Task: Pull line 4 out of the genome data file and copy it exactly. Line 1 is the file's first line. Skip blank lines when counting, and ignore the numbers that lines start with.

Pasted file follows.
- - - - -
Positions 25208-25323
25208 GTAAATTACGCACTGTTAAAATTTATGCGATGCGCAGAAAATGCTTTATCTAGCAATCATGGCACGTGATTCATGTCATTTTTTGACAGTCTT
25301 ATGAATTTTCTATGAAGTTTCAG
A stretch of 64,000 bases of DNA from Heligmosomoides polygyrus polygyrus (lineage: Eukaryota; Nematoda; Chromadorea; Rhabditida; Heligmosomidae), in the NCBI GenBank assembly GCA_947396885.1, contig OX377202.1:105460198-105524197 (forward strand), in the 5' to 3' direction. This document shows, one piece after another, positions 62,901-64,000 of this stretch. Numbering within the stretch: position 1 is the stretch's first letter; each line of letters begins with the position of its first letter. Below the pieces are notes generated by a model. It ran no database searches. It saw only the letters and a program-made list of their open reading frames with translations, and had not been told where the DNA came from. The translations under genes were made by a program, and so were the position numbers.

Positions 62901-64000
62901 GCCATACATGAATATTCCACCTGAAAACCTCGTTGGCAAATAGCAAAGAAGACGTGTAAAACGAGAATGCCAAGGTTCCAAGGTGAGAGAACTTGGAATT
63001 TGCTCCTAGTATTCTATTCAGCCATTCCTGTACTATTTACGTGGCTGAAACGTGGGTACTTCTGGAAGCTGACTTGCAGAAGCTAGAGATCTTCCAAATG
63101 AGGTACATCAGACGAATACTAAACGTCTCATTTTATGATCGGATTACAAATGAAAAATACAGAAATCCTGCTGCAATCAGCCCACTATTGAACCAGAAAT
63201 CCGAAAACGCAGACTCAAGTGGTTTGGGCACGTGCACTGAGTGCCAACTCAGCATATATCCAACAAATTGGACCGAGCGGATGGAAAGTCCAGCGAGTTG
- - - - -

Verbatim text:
A stretch of 64,000 bases of DNA from Heligmosomoides polygyrus polygyrus (lineage: Eukaryota; Nematoda; Chromadorea; Rhabditida; Heligmosomidae), in the NCBI GenBank assembly GCA_947396885.1, contig OX377202.1:105460198-105524197 (forward strand), in the 5' to 3' direction. This document shows, one piece after another, positions 62,901-64,000 of this stretch. Numbering within the stretch: position 1 is the stretch's first letter; each line of letters begins with the position of its first letter. Below the pieces are notes generated by a model. It ran no database searches. It saw only the letters and a program-made list of their open reading frames with translations, and had not been told where the DNA came from. The translations under genes were made by a program, and so were the position numbers.